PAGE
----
Anonymous said...

my father died one month ago today at a hospice, and the death rattle was there for a few hours before he died. the nurses know the rattle is a sign of death so told us to be prepared. although the rattle is not a nice sound at all id say my father passed away very peacefully.

Thelma's daughter said...

My Mom passed away today. The death rattle was the most disturbing sound I have ever heard. I did not even know what the sound was until a neighbor of my Mom was offering me comforting words after her passing. Definitely the most horrible part of the dying process and not so sure it was not uncomfortable for my Mom as tears were running down her face.
My Mom led a courageous battle with cancer over the last 15 years finally to succomb to the awful disease. Thank you to the people sharing their stories as it has given me some comfort.

Anonymous said...

My aunt died this morning after 22 yrs with MS.
Yesterday was a day i will never forget due to the most frightening 'death rattle' noise i have heard. The nursing staff were very good to her, but did not tell me what this noise was. I wish they had told me!

Chris said...

My husband just passed away from cancer and by far the worst thing was the death rattles. I can not believe it does not bother the patient, my husband was in great distress trying to remove the fluids from his mouth and throat. The nurse did use suction and it did help calm him down.

Anonymous said...

My mother is in the process of dying from terminal Cancer and this rattle has just begun today. I can tell by the nurse's faces and crying when they look at her, the end is very near. For the first time she actually looks peaceful, despite the sound. I see no winces of pain which is a blessing. While the sound is dreadful, there is a peace behind it knowing she will soon be out of all misery and with God.

Anonymous said...

My father passed a week ago and he experienced the death rattle, it lasted only for two days with the second day the sound was very loud and disturbing, he did try to cough it up with no success and I wanted to suction it but the nurse said it wasn't recommended at this point, while she didn't say he was dying her actions said the time was near...I am deeply sadden by the loss of my dad but I am glad he is no longer suffering......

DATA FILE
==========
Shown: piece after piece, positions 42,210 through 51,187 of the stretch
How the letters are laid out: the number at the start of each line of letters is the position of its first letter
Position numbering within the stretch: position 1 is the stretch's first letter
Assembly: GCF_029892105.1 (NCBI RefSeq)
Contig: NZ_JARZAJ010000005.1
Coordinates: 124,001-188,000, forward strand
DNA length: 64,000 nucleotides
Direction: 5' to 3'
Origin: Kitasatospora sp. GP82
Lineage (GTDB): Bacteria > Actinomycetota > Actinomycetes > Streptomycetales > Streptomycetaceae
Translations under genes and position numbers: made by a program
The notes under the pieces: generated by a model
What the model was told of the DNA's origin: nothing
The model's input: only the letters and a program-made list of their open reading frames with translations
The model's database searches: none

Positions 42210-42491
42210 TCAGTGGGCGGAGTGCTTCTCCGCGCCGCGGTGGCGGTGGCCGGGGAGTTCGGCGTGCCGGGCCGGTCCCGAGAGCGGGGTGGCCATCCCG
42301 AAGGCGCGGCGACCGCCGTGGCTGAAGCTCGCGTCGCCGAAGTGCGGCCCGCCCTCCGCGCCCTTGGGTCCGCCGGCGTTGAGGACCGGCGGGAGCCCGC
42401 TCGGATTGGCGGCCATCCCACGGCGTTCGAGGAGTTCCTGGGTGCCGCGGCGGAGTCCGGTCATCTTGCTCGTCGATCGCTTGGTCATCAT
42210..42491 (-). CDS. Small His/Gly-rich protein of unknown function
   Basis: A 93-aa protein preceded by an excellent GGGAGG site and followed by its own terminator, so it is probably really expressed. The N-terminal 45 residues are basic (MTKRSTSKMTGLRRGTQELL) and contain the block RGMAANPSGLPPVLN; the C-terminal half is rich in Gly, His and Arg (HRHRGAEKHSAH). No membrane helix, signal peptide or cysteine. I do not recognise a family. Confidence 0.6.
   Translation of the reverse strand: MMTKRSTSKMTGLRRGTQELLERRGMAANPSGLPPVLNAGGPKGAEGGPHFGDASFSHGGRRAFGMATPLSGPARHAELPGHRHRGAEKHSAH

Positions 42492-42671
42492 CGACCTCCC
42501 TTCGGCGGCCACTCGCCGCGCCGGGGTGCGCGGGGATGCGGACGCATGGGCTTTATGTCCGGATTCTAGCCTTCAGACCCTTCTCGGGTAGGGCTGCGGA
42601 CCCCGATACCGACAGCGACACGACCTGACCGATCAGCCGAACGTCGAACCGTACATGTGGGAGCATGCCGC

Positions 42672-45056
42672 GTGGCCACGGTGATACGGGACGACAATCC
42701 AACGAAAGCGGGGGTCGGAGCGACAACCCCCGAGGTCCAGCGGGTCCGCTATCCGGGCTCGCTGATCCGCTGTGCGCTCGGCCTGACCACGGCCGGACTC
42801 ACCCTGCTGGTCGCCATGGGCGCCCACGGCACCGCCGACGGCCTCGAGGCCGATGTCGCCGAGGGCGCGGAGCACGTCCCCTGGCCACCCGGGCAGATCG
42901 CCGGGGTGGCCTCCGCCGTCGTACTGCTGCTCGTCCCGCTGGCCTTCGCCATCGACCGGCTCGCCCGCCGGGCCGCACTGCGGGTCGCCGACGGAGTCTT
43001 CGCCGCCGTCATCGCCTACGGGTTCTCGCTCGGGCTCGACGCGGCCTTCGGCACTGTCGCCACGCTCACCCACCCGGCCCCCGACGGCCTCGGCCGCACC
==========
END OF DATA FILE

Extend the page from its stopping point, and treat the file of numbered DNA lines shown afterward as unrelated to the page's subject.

Anonymous said...

I really appreciate this because I am 25 and have never experienced losing a loved one. I had never heard this and hearing it just scared me...this gave me comfort to allow my 93 year old grandmother to rest! THANK YOU!

Anonymous said...

I know this post was meant for humans, but I was looking for some place to find out what had happened to my cat. I found her at the bottom of the stairs with the saliva running from her mouth and she sounded like she was trying to clear her throat. I held her in my arms and within minutes she was gone. I thought it might have been my fault. That she had laid there forever choking on some food and I didn't notice in time. Now in reading this - even though it's human related - I realize she was already on her way to dying when the death rattle started and her death couldn't be prevented. So thank-you for your kind words - they gave me a little peace... RIP Camile - you were loved...and will be missed-

Anonymous said...

These posts have helped me to deal with my 57 year old husbands passing. He lost his speech and most of physical abilities from brain cancer Mar. 1, 2010 and has not been able to communicate with me fully . He passed away on May 13th at home under hospice care. The death rattle was very disturbing and went on for most of the day. The nurse said it probably was more disturbing to me than to him. I felt so helpless to do anything. I am comforted by knowing it likely wasn't painful. This is a memory I would like to erase. I know he is at peace now.

Anonymous said...

1 month ago today my Dad died from congestive heart failure. I sat at his bedside for days witnessing his life slipping away. The death rattle began. I didn't know what was but I did know this wasn't good. A friend of mine later told me what the sound was called.

Dad gave no indication he was experiencing pain or discomfort. The rattle was so loud I had to go into the hallway, I could still hear the sounds several doors away.

One nurse said to me I would never forget that sound. So far she is right, when I hear the sound of percolating water it takes me right to that time and place.

Thank you all for allowing me to share my story - my hope is peace to all who need it.

Anonymous said...

As I sit here listening to the rattle coming from my mom, watching her 2 year battle from lung cancer come to an end, I am both comforted and grateful to know that this is not causing her any discomfort. I equate the sound to those final sips of a milkshake thru a straw. Mom always loved a good chocolate milkshake!

audra said...

my mother dies on March 19 2011. She also was in hospic care. She did have the Death Rattle... It was awful. She lived in an Apt. an the neighbor asked me if we had a coffe pot brewin in her room. Thats how loud it was. Her nurse said there was nothing in there But there was. an I did my best to pull it out....but the more i got out the more came up!

Anonymous said...